Thousands of flagship scheme women workers began a two-day protest here on Monday against the Government’s move to give ‘private contracts’ under the Integrated Child Development Scheme (ICDS).

Minimum wage

The anganwadi women from 25 States, who are set to meet the Prime Minister, also demanded being treated as ‘workers’ and not ‘volunteers’ and sought a minimum wage of Rs 10,000 a month.

Referring to the recent scams concerning nutritional food contracts in Maharashtra and Uttar Pradesh, A. R Sindhu of the Anganwadi Women Workers and Helpers Federation, said, “In many States, the entire scheme or some services are being handed over to big corporate houses such as Vedanta or NGOs such as Nandi Foundation, ISKON, which are setting up centralised kitchens that can cook one or two lakh meals at a time. This is against the basic concept of the scheme to provide freshly cooked meals to children.”

She claimed that in some States, the anganwadi workers were being asked to collect ‘user fees’ from the beneficiaries.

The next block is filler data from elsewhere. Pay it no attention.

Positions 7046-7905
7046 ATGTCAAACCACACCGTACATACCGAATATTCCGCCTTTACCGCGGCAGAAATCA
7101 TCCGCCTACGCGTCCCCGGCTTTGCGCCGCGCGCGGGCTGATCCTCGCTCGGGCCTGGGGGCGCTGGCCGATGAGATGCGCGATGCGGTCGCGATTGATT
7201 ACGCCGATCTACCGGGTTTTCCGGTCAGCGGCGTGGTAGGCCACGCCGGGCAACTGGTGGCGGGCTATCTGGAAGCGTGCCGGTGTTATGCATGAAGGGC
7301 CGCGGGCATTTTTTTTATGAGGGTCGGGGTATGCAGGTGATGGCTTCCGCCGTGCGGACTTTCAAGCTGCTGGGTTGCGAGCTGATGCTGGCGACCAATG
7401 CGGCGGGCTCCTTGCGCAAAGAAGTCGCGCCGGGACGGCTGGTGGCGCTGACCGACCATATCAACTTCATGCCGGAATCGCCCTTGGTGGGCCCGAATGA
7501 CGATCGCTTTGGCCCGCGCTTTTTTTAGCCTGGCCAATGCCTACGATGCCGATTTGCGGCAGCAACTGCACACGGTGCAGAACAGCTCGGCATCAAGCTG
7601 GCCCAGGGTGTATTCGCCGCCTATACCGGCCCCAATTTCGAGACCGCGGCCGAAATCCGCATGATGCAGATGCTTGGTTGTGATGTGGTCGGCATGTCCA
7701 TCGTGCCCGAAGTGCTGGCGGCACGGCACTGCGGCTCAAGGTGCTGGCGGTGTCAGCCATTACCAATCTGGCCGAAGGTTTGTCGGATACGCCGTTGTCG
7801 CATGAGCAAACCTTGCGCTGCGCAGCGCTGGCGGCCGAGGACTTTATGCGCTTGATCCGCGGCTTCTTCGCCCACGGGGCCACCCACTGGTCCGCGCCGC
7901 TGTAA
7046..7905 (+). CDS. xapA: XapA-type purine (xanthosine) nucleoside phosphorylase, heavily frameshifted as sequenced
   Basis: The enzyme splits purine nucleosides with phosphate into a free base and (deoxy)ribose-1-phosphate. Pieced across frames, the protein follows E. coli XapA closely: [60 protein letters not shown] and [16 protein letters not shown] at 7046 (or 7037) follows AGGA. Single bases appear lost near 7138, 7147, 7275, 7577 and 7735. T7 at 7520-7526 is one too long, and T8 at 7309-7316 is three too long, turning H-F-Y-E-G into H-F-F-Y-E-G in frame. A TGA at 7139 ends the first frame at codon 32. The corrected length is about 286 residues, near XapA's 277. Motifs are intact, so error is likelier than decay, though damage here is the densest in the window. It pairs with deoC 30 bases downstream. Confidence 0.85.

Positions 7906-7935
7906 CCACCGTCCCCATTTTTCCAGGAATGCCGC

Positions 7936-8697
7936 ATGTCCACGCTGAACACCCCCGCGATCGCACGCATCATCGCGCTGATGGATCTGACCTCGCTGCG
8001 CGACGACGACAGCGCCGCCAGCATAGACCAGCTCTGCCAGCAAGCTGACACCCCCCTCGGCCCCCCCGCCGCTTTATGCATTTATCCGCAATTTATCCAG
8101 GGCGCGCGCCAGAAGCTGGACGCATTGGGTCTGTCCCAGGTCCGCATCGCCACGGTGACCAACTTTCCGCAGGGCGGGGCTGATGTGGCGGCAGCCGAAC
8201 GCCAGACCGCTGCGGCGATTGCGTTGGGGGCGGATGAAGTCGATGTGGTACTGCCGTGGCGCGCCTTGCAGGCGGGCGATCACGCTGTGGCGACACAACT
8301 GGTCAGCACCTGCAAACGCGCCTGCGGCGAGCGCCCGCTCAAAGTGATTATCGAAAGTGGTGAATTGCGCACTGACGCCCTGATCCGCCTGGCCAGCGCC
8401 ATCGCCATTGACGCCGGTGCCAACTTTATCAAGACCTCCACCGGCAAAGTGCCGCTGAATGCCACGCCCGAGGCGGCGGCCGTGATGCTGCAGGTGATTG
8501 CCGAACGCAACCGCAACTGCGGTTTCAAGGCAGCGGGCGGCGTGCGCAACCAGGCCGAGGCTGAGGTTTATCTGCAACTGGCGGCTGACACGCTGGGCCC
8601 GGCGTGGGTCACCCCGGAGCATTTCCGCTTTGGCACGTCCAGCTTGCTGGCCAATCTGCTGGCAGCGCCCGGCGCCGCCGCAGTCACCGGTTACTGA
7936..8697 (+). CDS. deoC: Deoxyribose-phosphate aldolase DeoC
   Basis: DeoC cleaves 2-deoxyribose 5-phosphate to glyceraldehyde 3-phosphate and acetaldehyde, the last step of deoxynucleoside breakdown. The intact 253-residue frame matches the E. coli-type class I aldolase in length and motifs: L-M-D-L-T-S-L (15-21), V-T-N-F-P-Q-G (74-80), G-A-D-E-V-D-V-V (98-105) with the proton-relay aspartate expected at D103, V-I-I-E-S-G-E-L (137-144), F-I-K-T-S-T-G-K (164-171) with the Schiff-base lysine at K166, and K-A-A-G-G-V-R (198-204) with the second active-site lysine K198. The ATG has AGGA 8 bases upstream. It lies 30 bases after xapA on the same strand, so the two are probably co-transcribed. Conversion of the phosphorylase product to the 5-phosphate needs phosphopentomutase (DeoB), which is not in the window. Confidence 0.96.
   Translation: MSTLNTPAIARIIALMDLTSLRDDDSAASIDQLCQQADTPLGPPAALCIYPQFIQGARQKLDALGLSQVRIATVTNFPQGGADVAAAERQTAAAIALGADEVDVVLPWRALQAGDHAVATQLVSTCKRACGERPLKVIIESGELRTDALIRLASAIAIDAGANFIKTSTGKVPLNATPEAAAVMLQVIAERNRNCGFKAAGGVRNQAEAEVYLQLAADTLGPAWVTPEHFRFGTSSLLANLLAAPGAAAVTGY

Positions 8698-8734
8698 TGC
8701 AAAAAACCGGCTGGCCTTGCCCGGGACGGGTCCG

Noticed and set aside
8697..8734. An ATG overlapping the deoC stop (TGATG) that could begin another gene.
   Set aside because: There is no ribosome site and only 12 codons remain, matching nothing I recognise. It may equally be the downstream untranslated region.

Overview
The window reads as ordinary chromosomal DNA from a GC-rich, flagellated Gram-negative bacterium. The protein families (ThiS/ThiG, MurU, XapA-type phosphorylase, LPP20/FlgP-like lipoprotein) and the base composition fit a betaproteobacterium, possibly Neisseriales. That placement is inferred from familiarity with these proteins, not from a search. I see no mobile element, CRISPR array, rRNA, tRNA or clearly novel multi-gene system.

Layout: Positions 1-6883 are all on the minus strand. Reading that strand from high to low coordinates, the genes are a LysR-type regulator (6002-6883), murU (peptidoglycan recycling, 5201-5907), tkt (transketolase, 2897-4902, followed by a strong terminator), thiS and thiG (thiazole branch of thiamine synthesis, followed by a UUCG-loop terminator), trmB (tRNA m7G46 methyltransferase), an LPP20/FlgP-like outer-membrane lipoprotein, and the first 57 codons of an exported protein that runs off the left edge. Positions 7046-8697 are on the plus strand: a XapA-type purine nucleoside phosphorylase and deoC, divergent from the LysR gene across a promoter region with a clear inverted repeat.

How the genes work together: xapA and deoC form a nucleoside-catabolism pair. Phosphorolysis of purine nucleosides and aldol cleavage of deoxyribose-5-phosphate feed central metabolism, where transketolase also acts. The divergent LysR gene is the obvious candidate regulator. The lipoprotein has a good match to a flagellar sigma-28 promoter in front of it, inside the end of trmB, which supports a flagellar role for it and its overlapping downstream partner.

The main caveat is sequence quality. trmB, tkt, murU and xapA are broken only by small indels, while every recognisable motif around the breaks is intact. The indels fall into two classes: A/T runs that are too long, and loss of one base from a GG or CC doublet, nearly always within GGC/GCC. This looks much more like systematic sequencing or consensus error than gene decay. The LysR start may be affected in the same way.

Scam

A Supreme Court panel recently unearthed a scam in Maharashtra involving Rs 10,000 crore, where money meant for the ICDS for providing nutritious meals to malnourished children was pocketed by a handful of big companies.

In Uttar Pradesh, late Ponty Chadha’s firm, Great Value Food, is said to have been bagging ICDS contracts worth crores since 2005.

Sources said this was being done in violation of a 2004 Supreme Court order that had said that only self-help groups, mahila mandals, village communities and village-based industries could be given contracts for supply of food for ICDS.

Business Line recently reported that metals major Vedanta, through its foundation, had signed a memorandum of understanding with the Karnataka Government to adopt and support 2,635 anganwadi centres being run under the Government-sponsored ICDS in Chikkaballapura, Bangalore and Ramanagara.

ICDS is a Centrally-sponsored scheme aimed at providing nutritious food to pre-school children in rural, tribal and slum areas. At present, there are 88,272 anganwadis across the country.

aditi.n@thehindu.co.in

(This article was published on November 26, 2012)
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